Montana - An Overview

State: Montana

We see Montana’s vast landscape in a beautiful arc curving toward distant horizons. The deeper we look, the more we see, the more we understand. Challenges abound. Bruce Gordon and I (Jane Pargiter) take off our in our Cessna 210 every summer and are lucky enough to spend 30 to 40 days flying collaborative groups and the press over Montana to give them the big bird’s eye view  perspective on Montana’s environmental challenges.

A vast forest in the Seeley-Swan area is wild and expansive, but the browning of trees signals a massive attack by pine beetles. The patchwork quilt of agricultural land in the grasslands of north central Montana, near Malta, is green with spring, but is being chewed up by oil and gas drill rigs looking for cheap energy. The Clark Fork River is slowly coming back to trout breeding health but needs more restoration from toxic mining.  The Tongue River Valley and Otter Creek ranchlands and agricultural valleys are being leased for dirty coal mines.

EcoFlight offers perspectives on these and many other issues. First, an aerial overview from a small aircraft provides invaluable oversight on the enormity of challenges to the natural world. Second, an issues-based dialogue on what is unfolding below – delivered by scientists, indigenous peoples, and experts in environmental fields – stirs dialogue, discussion and debate. The big picture unfolds from the cockpit of a small airplane, while on the ground this oversight perspective finds relevance in current events and issues of pressing importance.

Bruce and I come back each year to do this work for a number of reasons. Montana and the neighboring state of Idaho together form one of the last truly wild places left in the lower 48.  We have come to love the Montanans we have met from communities neighboring these wild places. Montanans are expansive and laidback, just like their landscapes.  We have learned to know the mountain trails in the high country and the roaring creeks that turn into broad lazy rivers on the plains – the life blood of this state. Roy Jacobs and Corlene Martin in Choteau have taken us deep into roadless areas on the Rocky Mountain Front, the wilderness that abuts their homes.  They have shown us that hunting, outfitting, horseback riding and walking are integral to this last wild bastion in Montana.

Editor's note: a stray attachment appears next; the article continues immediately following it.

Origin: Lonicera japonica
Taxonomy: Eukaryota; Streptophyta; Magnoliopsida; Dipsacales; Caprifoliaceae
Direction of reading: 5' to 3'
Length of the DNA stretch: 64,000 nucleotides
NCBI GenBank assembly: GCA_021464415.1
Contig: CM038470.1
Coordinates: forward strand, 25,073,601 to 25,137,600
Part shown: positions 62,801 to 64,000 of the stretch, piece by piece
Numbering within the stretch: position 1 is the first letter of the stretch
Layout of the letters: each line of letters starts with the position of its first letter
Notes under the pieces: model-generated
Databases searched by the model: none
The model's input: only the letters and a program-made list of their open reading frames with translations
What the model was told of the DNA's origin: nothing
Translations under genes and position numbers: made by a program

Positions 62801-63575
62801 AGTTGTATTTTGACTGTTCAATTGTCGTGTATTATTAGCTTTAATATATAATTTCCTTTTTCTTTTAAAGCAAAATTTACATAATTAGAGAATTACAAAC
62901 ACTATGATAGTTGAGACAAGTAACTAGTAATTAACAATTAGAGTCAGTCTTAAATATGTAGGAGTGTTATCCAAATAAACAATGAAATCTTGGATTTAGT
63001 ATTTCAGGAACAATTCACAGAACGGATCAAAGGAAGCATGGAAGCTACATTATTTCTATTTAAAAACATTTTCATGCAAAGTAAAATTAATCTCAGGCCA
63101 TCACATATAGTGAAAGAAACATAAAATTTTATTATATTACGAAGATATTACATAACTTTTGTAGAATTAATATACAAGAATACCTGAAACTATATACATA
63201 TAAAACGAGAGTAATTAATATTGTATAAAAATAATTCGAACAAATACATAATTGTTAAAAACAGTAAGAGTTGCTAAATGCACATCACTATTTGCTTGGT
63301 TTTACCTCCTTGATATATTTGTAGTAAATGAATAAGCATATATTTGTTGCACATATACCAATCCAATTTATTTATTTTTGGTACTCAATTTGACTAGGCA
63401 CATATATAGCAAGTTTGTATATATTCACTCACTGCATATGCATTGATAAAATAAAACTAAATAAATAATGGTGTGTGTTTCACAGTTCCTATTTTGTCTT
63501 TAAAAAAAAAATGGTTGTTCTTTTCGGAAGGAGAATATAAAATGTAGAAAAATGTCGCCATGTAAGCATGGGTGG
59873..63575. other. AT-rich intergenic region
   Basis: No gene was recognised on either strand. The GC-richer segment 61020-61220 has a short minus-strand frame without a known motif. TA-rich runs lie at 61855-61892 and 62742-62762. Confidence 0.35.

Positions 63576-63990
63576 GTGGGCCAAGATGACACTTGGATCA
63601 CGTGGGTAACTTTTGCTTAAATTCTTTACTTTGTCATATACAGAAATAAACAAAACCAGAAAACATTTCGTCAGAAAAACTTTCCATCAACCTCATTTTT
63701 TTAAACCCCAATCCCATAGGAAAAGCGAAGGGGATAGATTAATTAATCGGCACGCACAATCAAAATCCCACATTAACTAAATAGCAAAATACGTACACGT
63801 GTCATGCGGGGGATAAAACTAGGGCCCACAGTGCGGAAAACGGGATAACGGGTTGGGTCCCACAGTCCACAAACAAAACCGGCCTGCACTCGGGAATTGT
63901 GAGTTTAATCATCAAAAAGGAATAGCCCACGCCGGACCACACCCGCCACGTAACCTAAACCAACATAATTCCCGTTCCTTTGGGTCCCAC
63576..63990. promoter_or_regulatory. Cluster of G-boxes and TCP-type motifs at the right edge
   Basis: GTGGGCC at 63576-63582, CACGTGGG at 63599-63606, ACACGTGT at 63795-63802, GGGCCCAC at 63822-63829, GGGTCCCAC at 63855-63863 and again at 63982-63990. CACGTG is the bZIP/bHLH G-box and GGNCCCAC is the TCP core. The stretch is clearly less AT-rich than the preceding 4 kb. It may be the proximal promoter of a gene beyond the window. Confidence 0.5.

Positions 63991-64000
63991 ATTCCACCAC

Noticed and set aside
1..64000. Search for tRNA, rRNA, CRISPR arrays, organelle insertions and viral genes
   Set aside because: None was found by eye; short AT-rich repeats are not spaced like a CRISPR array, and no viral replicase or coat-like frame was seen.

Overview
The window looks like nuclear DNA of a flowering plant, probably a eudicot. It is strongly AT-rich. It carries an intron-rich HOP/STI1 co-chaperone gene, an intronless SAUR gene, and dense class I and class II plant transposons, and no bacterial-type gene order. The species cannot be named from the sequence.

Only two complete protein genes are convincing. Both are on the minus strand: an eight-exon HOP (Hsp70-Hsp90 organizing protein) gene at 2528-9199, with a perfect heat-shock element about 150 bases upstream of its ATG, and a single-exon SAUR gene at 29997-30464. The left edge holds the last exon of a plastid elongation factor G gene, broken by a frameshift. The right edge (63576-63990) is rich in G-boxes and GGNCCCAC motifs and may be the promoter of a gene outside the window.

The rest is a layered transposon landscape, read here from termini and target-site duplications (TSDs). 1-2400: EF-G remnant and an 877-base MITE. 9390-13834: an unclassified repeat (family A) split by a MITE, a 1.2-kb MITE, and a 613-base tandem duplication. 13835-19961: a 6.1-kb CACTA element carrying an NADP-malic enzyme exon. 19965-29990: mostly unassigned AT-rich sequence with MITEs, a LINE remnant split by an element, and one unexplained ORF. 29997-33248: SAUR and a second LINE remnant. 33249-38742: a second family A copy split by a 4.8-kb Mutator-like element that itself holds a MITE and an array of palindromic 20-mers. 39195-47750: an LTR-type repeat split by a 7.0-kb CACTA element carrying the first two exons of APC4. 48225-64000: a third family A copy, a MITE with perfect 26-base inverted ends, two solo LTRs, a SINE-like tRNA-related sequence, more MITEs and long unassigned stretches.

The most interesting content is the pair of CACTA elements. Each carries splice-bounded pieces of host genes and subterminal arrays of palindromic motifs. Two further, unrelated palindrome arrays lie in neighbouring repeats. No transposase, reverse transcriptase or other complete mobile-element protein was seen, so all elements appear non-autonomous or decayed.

In Wise River and on the Big Hole River, Chuck and Tom, men who are the salt of the earth, show us that fishing and the wildlife are what bring tourists into these areas and keep the economy rolling and how important it is to keep these gold medal waters clean and the trout healthy.

Each year EcoFlight provides perspective to decision makers, media representatives, elected officials, conservationists, activists, students and educators in Montana who gain the context on which to base their future actions. An experience with EcoFlight is often the catalyst that spurs action, creates advocacy, and instills commitment.

EcoFlight works with multiple partners - the strength of our work lies in our collaboration with groups on the ground - we provide them with the powerful bird's eye view perspective - seeing the landscape as a whole: how watersheds play a part in wildlife corridors and how these knit together in the greater landscape and where communities fit in.

We work with groups from grassroots level up to the national level. Some of our local partners in Montana are Clark Fork Coalition, Save the Front, growing up to regional partners such as Northern Plains Resource Council, Headwaters Montana, Montana Wilderness Association, Montana Wildlife Federation up to our national partners, groups like NRDC, The Wilderness Society and Sonoran Institute.

Environmental degradation now threatens the last of our nation’s biodiversity and intact roadless areas.  Our goal is to work towards sustaining the healthy ecosystems of the Intermountain West. One of the ways we implement this is to respond to industry pressures by working with our partners to prevent oil and gas development on sensitive landscapes, or to ensure that if it does occur, that it is done responsibly with respect to habitat, landscapes, wildlife, air and water.

Changes that EcoFlight works towards as ultimate outcomes are to maintain the integrity of our public lands in the West and to protect our ecosystems; to have policies in place that will encompass a reduction in air and water pollution and harmful climate change, and to ultimately achieve environmentally sustainable management of our energy, land and water resources.


Wild Lands